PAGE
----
· The Pope’s Mass at Santa Marta ·
Anger and the verbal abuse of one of our brothers or sisters can kill. Pope Francis reminded the faithful of this at Mass early on Thursday, 13 June, in the Chapel of Domus Sanctae Marthae. He was commenting on the Gospel of the day’s liturgy (Mt 5:20-26) in which it says that anyone who is angry with his brother is liable for judgement.
Several Argentine diplomats had come to be with the Pope on the day that marks three months since his election. In the front row were personnel of the Argentine Embassies to the Holy See and to the Government of Italy; the country’s representatives at the Food and Agriculture Organization of the United Nations and at the Sovereign Military Order of the Knights of Malta; and staff of the Milan and Rome offices of the Argentine Consulate.
Referring to St John who said that anyone who expresses resentment or hatred to his brother or sister is in fact at heart a murderer, Pope Francis stressed the need to enter into the logic of perfecting — or reviewing — our conduct”. Of course, he said, addressing the faithful in Spanish, this calls to mind the subject “of discrediting our brother or sister, starting from our inner passions. In practice this the motive of insult”. Furthermore, the Pope pointed out with a touch of irony how widespread recourse to “marvellously imaginative” insults is in “the Latin tradition”, for “we invent one insult after another”.
“As long as the epithet is friendly let it go”, the Pope continued. However “the problem arises when there is another epithet” that veers towards the offensive. “We then go and qualify it with a series of definitions that are not exactly evangelical”. Verbal abuse, he said, “is a way of taking people down a peg”.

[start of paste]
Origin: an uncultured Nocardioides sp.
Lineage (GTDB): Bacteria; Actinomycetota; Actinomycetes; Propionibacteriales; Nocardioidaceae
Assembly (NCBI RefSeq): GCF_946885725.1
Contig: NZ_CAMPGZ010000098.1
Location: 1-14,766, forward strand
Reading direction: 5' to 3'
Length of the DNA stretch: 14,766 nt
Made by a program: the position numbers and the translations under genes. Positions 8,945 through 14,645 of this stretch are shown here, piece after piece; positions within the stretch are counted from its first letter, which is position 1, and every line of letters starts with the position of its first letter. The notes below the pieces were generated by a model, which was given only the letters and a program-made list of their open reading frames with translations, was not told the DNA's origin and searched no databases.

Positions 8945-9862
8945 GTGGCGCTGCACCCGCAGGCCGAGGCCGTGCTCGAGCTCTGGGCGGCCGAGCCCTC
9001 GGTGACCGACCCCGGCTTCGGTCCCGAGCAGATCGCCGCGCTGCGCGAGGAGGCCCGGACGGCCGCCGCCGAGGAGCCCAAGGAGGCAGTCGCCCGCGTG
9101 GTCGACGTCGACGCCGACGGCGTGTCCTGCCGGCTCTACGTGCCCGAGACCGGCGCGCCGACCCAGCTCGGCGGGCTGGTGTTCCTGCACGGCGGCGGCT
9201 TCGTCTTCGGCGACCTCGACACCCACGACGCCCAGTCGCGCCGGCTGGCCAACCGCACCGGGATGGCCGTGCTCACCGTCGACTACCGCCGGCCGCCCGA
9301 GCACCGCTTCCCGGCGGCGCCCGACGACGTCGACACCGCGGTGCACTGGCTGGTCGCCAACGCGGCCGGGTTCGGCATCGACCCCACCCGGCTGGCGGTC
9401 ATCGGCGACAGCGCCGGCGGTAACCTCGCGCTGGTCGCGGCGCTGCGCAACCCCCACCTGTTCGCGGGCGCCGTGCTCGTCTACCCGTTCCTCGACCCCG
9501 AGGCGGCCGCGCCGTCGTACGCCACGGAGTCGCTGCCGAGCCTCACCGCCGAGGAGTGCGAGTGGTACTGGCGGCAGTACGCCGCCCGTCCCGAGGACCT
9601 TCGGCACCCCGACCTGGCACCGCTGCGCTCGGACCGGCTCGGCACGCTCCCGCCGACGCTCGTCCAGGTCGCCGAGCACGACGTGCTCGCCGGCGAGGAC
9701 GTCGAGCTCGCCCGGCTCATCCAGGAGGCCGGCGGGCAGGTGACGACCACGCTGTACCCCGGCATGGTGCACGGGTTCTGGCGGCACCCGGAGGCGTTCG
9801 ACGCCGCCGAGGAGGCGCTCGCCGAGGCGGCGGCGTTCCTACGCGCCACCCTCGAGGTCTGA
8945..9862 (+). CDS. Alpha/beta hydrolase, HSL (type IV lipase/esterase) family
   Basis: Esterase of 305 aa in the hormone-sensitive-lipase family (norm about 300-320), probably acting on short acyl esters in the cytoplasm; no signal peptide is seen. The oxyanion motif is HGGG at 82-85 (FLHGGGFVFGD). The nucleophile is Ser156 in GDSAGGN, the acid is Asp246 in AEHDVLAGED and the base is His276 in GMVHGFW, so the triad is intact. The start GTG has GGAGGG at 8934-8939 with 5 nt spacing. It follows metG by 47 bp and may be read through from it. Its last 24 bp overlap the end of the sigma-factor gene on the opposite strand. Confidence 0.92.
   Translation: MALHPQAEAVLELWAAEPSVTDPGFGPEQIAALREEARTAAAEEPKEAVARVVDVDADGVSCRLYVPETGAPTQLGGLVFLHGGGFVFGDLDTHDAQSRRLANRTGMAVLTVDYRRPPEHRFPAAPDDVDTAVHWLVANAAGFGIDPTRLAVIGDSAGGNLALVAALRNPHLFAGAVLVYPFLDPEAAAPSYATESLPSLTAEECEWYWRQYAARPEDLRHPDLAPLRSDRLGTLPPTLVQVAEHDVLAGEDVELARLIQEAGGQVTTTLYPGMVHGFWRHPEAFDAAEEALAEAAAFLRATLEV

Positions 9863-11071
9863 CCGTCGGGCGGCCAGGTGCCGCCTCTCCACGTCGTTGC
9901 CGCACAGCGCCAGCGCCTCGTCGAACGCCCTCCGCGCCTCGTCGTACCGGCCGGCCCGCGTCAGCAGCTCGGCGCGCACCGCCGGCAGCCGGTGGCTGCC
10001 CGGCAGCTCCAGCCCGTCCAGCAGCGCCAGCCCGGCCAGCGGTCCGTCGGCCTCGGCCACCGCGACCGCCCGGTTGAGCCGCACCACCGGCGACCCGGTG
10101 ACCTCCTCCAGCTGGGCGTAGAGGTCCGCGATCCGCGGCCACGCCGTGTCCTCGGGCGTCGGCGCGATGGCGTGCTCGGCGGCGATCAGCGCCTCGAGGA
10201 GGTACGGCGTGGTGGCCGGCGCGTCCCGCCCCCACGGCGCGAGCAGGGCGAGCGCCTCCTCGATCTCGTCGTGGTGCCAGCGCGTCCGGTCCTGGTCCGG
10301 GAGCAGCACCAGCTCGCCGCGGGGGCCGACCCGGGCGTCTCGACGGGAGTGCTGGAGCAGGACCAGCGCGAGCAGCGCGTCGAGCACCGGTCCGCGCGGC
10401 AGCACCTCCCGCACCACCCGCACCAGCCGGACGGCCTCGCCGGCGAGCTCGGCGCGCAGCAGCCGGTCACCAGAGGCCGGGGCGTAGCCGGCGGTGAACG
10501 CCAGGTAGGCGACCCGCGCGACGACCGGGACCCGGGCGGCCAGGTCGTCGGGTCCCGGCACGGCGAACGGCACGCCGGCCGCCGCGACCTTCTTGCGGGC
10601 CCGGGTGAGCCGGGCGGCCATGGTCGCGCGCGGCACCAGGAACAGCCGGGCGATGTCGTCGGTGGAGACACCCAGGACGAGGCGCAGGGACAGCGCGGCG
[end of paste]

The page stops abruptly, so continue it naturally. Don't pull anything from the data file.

“There is no need to go to a psychiatrist to know that when people do someone else down it is because they themselves are unable to develop and, if they are to feel that they are someone who counts, need the other to be lower”. What Jesus said was quite the opposite the Holy Father continued: “do not speak badly of others, do not belittle them, do not discredit them; basically we are all walking on the same path”.
With regard to insulting, the Pope pointed out, Jesus is even more radical and “goes very much further”. For he says that already when “you begin to feel something negative in your heart” against one of your brethren and express it “with an insult, a curse or an outburst of anger, something is wrong. You must convert, you must change”.
Concerning this Pope Francis recalled the Apostle James who says that “ships are guided by a [very small] rudder and people are guided by their tongue”. So if someone “is unable to control his tongue, he or she is lost”. This is man’s weak point.
“Cain’s natural aggression towards his brother has been repeated in the course of history. It is not that we are wicked; we are weak and sinful”. This expalins why “it is far easier to solve a situation with an insult, with slander, with mud-slinging, rather than with kind words, as Jesus says”.
Lastly, the Pontiff asked the Lord for the grace for all “to be a little more careful with their tongue regarding what we say of others”. This is without a doubt “a small penance, but it yields good fruits”. It is true that it demands a sacrifice and effort, since it is far easier to enjoy “the fruit of a racy comment against another”. In the long run this “hunger is rewarding and does us good”. Hence our need to ask the Lord for the grace to “conform our life to this new law, which is the law of docility, the law of love, the law of peace”. We must start by pruning our language a little, by cutting back a bit our comments about others or the explosions that lead us to insulting them and flaring up in anger.
St. Peter’s Square
Feb. 28, 2020
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